A friend invited me to join him and his family to services at the big synagogue there. It was the same synagogue where my father used to belong to and where he prayed on every Shabbat and during the holidays. It is the one he used to take me along with him when I was a child during Rosh Hashanah, the Jewish New Year and Yom Kippur, the Day of Atonement – two of the most important Jewish Holidays..
Those were very special times for me. They always started days in advance with the spiritual preparation that pervaded our home with the holy atmosphere this time of year. First, we would send real greeting cards (remember those?) to all relatives, friends, and acquaintances. Then we would concentrate on moral stock-taking and introspection into one’s deeds and misdeeds for the previous year, which had engaged everyone for days, particularly me. “Had I wronged anyone, intentionally or unintentionally? Had I transgressed against the G-d of the fathers? Or broken any of his commandments? Would my name appear in the Book of Life?”
On Rosh Hashanah, and ten days later, on Yom Kippur, my mother would dress me up in my favorite white dress; I felt the sanctity of the occasion, and, placing my small hand in my father’s, proudly walked with him to the synagogue. I remember how I reverently watched my father put on his blue and white prayer shawl, open his prayer book and join in the service. There I had stood next to him watching him pray, rocking back and forth with great devotion and sincerity. I knew that in those moments he was closer than ever to G-d. I was proud of him, of his holiness and righteousness.
My eyes would then wander to the Ark, where the Torah scrolls had rested. I would ask myself “I wonder if this is where G-d dwells when he visits our community.” I studied the Ark, examining its velvety purple curtain, lavishly and intricately embroidered with gold and silver threads. It had seemed as if at any minute G-d would walk out of there. He would show up in all of His glory, surrounded by a host of celestial entities dressed in white, wearing a silken headdress with tiny gold bells, in clouds of gold dust painting little shiny rainbows in the air while singing songs of praise to the Almighty. “Our Father, our King, have mercy on us… “– suddenly awoke me from my reverie – “for we have sinned,” I had heard my father continue in a humble voice, “we have deceived, cheated, slandered, stolen… “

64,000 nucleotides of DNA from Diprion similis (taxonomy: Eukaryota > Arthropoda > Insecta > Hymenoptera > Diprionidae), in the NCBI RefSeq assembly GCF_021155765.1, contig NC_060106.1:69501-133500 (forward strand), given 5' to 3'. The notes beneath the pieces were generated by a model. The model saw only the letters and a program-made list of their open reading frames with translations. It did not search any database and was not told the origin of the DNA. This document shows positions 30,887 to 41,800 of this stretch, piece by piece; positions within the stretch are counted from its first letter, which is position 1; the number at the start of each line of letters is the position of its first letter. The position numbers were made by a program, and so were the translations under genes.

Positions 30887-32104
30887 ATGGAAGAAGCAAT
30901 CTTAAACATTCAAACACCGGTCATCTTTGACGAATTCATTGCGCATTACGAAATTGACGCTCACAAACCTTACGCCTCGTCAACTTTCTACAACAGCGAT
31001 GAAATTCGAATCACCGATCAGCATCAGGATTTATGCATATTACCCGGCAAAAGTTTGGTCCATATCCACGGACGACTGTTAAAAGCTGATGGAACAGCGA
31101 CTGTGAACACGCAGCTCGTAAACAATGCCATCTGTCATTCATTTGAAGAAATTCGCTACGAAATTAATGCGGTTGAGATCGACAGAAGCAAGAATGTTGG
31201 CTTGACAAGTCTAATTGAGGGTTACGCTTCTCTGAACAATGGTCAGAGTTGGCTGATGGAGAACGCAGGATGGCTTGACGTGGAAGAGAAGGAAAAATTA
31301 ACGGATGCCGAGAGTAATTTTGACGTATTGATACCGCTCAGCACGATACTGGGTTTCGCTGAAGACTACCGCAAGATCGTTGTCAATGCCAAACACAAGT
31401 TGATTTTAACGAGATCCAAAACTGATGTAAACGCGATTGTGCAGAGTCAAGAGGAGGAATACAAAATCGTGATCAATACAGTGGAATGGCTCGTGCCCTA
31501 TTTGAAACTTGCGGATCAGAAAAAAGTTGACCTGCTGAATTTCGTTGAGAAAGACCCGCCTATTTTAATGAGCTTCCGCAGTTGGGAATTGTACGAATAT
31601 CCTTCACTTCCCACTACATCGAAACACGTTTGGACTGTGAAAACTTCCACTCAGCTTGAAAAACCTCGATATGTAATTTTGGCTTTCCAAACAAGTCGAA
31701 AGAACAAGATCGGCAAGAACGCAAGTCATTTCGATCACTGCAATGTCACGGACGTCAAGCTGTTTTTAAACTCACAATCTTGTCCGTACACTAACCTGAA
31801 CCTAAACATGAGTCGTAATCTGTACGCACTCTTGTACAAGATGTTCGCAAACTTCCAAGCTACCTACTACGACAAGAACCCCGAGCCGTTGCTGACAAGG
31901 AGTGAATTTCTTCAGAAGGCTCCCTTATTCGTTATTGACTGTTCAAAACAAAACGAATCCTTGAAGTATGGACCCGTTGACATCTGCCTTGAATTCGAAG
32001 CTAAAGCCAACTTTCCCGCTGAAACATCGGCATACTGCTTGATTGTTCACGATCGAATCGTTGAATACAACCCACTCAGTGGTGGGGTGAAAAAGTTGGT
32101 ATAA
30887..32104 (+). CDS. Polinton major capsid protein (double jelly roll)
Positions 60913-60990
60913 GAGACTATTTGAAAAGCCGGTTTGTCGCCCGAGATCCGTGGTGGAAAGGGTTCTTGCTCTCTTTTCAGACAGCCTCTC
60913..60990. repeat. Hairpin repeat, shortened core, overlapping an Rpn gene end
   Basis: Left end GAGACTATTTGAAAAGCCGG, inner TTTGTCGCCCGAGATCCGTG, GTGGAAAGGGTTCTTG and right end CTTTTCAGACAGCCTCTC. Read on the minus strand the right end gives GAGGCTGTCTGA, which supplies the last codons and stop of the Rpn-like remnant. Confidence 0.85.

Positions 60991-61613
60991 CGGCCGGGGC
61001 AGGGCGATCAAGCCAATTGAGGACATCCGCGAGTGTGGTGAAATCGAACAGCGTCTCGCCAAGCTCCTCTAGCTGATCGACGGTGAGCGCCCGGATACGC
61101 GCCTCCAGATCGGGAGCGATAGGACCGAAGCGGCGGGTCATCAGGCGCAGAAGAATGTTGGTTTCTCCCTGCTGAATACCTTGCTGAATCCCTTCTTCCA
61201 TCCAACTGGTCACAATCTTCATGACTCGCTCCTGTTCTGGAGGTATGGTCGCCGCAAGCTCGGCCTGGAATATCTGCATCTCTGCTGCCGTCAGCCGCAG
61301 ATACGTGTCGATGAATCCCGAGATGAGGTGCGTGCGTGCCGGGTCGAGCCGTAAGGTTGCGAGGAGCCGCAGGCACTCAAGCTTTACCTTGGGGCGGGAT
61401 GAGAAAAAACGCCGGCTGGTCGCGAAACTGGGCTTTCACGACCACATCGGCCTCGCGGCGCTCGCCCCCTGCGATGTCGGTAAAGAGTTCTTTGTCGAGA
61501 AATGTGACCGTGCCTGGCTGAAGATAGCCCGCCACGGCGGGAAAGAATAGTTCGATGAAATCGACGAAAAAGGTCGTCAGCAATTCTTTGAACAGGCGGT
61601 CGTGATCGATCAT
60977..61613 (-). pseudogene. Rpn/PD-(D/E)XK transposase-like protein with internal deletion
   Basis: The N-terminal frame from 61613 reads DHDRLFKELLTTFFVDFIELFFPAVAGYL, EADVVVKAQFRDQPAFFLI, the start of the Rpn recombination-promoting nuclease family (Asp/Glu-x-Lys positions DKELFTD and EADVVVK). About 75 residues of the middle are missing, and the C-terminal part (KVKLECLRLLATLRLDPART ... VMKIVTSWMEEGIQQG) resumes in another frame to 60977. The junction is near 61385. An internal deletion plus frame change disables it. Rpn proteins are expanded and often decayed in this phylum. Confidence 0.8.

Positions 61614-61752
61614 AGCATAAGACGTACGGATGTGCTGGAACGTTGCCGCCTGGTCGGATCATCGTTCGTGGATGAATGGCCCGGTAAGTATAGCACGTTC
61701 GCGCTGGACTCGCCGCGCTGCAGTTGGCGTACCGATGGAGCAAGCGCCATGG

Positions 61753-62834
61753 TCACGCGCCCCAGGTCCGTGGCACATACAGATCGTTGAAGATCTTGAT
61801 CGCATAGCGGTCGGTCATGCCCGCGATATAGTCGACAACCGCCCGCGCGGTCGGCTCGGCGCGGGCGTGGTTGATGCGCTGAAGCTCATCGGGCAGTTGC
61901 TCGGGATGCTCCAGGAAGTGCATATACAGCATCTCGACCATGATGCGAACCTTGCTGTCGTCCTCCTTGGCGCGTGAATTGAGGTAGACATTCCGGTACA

My eyes would occasionally catch my father shedding a tear during the High Holiday services. It usually happened during the recitation of the Unetaneh Tokef (Let us proclaim the mighty holiness of this day). Rabbi Amnon, a martyr, a legendary figure in Judaism, who had lived in Mainz, Germany, in the tenth century, had composed the prayer. He had suffered mutilation and death rather than to abjure His G-d, the G-d of Israel, withstanding the pressures and threats of the Bishop, his erstwhile friend.I had always felt a kinship with the martyrs of millennial Jewish history, a kinship that has blossomed into pride and great admiration, the same admiration I bore for my father and millions of other Jews in our sanguineous history. Yesterday, as the choir and cantor recited that prayer, I felt more of that pride.
Little has changed in the synagogue of my childhood. The old walls bore the same paintings. Some were peeling off. The Ark had a new curtain and the people have changed. My father’s seat was now occupied by a young man who held a small baby in his arms. Watching them during prayer was a lively refreshing and reassuring reminder that the Spirit of determination, survival and defiance has never left that place.I was happy, I felt blessed and I was grateful.